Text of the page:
Mintuia – Chapter 5: HobbyLobbyphobia

Chapter 5: HobbyLobbyphobia

I’m not used to having an agenda when I’m dining with my friends. I like to keep things loose. Not on this day though. I was having lunch with Monica and I had an agenda. Monica is my matting expert. We were meeting to discuss the plans for Rebecca’s graduation “present”.

Rebecca is somebody that does not like to have her picture taken. It is not a family trait, but Nate also is afflicted by this condition. This is Rebecca’s senior year. When she needed somebody to take her Senior Pictures she asked me. I agreed to take her pictures, but I had to tell her I am not a portrait photographer. We may have to attempt this on a few different occasions due to my lack of skill. She accepted this deal because she was more comfortable with me taking her picture rather than a stranger.

It turned out that there was enough useful material from one photo shoot for her to pick a few different pictures out for gifts and to use as wallet sized pictures to hand out to her friends. What I wanted to do was make a giant picture out of one of those pictures. Then mat the picture with a black mat board. Then place everything in a silver frame. Then have people at her graduation party sign the mat board with a silver sharpie.

I had run this idea by Rebecca a few weeks ago and she thought the idea was fair to excellent. I told her I didn’t really know what she would be able to do with this picture after her graduation party.

She thought for a second and then said, “Maybe I’ll get into having really big pictures of myself.”

We picked out a suitable black and white photo and I thought about ordering it. I didn’t order it though. I waited.

At the same time I was also working on putting together a “photo book” for Kelly’s Salon. I also needed to order 20 5×7 pictures for June and Dean to give out to celebrate their 50th Wedding Anniversary.

I normally order all of my enlargements from Adorama. They are a company that is based out of New York City and they do an incredible job. They are fast on the turnaround and even with paying shipping I always save a tidy sum thanks to their low prices.

However, Adorama does not have very much to offer when it comes to gimmicky photo gifts, like a photo book. Instead, I decided to design and order my photo book through Sony Image Station. I figured that I might as well order everything through them. I knew this was a risk because I didn’t have any history with them. So I ordered everything a couple of weeks in advance and hoped that they would come through.

By the end of the first week, my photo book had arrived. The photos did not. It was now the Wednesday before Rebecca’s graduation. The photos still hadn’t arrived.

Monica met me at work for lunch. She gave me total control over where we ate because she said that she was “tired of making decisions”. This was fine with me, I hated the awkward moments of negotiating an eating place that we both didn’t hate, but that usually meant that neither of us loved it either.

I was having a hankering for the club sandwich from the West Street Deli. While my search for the best tenderloin in the state continues, my search for the world’s best club sandwich was completed earlier this year when I took my first bite into the pure goodness that is the West Street Deli club.

There is just one problem with the West Street Deli. There is never any parking. At least not during the day. So I brewed up a back up plan. If there was no parking at the West Street Deli, we would go to Chinese Homestyle Cooking, home of the 2nd best crab rangoons in existence and the best restaurant owners in existence.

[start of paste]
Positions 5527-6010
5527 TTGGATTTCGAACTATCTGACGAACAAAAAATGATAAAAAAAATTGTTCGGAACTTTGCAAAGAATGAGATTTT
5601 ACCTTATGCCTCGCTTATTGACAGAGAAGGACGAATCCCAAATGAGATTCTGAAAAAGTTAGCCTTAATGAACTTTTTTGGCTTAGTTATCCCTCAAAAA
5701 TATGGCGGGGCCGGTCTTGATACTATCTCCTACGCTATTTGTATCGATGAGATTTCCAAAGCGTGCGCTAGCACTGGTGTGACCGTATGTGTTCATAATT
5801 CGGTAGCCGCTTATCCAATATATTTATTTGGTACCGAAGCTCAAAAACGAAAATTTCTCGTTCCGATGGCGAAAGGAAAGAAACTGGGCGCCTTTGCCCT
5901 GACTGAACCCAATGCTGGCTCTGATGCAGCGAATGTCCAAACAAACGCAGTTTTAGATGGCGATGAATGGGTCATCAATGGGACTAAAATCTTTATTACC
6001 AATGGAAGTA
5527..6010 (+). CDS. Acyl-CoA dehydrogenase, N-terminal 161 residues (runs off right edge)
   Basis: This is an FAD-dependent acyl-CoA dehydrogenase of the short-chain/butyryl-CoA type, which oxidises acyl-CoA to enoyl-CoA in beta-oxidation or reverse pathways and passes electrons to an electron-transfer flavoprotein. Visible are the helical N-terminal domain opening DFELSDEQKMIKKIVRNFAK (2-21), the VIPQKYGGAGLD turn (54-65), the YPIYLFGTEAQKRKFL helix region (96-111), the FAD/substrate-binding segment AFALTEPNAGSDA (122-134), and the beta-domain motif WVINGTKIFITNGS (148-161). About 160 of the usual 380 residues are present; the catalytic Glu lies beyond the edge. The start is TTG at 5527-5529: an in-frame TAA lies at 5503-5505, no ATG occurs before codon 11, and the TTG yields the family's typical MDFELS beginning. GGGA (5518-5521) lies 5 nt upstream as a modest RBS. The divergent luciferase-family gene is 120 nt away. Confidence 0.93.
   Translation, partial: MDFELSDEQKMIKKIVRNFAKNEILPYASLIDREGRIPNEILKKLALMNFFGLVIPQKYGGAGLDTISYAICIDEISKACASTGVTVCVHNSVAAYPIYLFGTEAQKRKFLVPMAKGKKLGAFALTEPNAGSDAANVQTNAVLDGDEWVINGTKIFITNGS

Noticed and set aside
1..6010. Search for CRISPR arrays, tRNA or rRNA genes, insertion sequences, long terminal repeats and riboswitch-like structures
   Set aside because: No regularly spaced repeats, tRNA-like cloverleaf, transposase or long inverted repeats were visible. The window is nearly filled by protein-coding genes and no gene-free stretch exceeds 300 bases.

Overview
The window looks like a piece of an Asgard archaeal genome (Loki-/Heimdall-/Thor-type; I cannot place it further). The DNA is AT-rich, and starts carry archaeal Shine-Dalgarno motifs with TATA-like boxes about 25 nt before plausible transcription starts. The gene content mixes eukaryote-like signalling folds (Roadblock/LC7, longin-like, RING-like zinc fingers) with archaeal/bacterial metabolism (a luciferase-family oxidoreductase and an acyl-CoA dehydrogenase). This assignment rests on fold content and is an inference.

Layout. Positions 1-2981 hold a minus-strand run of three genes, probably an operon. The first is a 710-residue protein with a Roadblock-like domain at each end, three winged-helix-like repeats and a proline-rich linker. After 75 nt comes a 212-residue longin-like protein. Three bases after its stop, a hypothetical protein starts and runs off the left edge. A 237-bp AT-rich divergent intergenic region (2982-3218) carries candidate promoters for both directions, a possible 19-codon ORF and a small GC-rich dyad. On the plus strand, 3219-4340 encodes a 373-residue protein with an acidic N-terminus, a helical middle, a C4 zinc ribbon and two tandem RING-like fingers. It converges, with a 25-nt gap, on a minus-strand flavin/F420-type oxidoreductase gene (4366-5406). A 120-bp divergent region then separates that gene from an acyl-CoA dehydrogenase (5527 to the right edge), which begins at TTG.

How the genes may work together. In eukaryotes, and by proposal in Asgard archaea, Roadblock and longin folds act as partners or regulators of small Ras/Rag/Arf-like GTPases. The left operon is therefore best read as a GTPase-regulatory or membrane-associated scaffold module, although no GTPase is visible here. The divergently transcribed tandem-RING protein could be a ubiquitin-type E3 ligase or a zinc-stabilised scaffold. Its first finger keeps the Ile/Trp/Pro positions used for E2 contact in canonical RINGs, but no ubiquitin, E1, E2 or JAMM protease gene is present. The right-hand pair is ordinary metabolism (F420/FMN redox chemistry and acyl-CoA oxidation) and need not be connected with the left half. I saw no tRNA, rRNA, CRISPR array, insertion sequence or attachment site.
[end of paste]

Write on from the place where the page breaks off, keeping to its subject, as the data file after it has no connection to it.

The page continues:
There wasn’t a parking spot to be had anywhere near the West Street Deli, so I drove the two blocks to Chinese Homestyle Cooking. It was a compromise that I was willing to make because in the back of my mind I knew that I was going to get that club sandwich eventually.

As I turned into the small parking lot that is shared by Flying Burrito, CHC and some gas station, I realized that there wasn’t a parking spot to be had. I drove across the street and parked in the Taco Bell parking lot.

We got out of the car and I stared at a sign that said, “Taco Bell Customer Parking Only”. I thought about the time when I was running Campus and the store manager at Duff parked in our parking lot to go to a nearby bar. I had her car towed. When I think back at all the time I wasted with that organization that might be the best thing I ever did.

The Store Manager at Duff was the Owner and the Son-in-Law’s favorite, so they were pretty angry when they found out what I had done. It was still worth it. They hated me either way. It was better that they hated me for a reason.

They told me that I wasn’t allowed to tow cars any longer. Like everything else they told me, I ignored it. I continued to tow cars. It was my public service. I was keeping drunks from being behind the wheel. Plus, you can’t beat the entertainment of somebody coming in on Saturday or Sunday morning after they have sobered up and asking if I might tell them where they could find their car. It was the only thing that made working on weekends worthwhile to me.

I hoped karma wouldn’t come back and get me as we crossed the street. I hoped that my car was still there when we crossed this street again.

Once inside CHC I ordered pepper beef and an order of crab rangoons. Monica ordered mongolian beef. We sat down and waited for our food.

As we waited Monica began telling me some of the burdens of management. Although Monica loves her job it reminded me that I don’t really miss management. I don’t really miss “responsibility”. I have responsibility in my job, but at the end of the day I’m only responsible for myself. I don’t miss being responsible for other people. I don’t miss it at all. Every day when I leave my job, I don’t think about it again until the next time I show up for work. In actuality, so much of my job is clicking and waiting and busy work, I can go large chunks of my workday without thinking about my job. This is a tremendous luxury.

I listened to her stresses and gave her what comforting words I could muster, but I was really still thinking, I’m glad I’m not responsible for “Co-Worker X”. Explaining that person’s actions to my superior would sure be a painful process.

It was then that the food came. Monica asked the foolish question of whether or not she could have one of the crab rangoons.

“No, but you must have two.”

She laughed at this display of wit. Or it was the uneasy laughter of somebody who was just relieved that they weren’t going to have to watch me eat all four of these fantastic appetizers.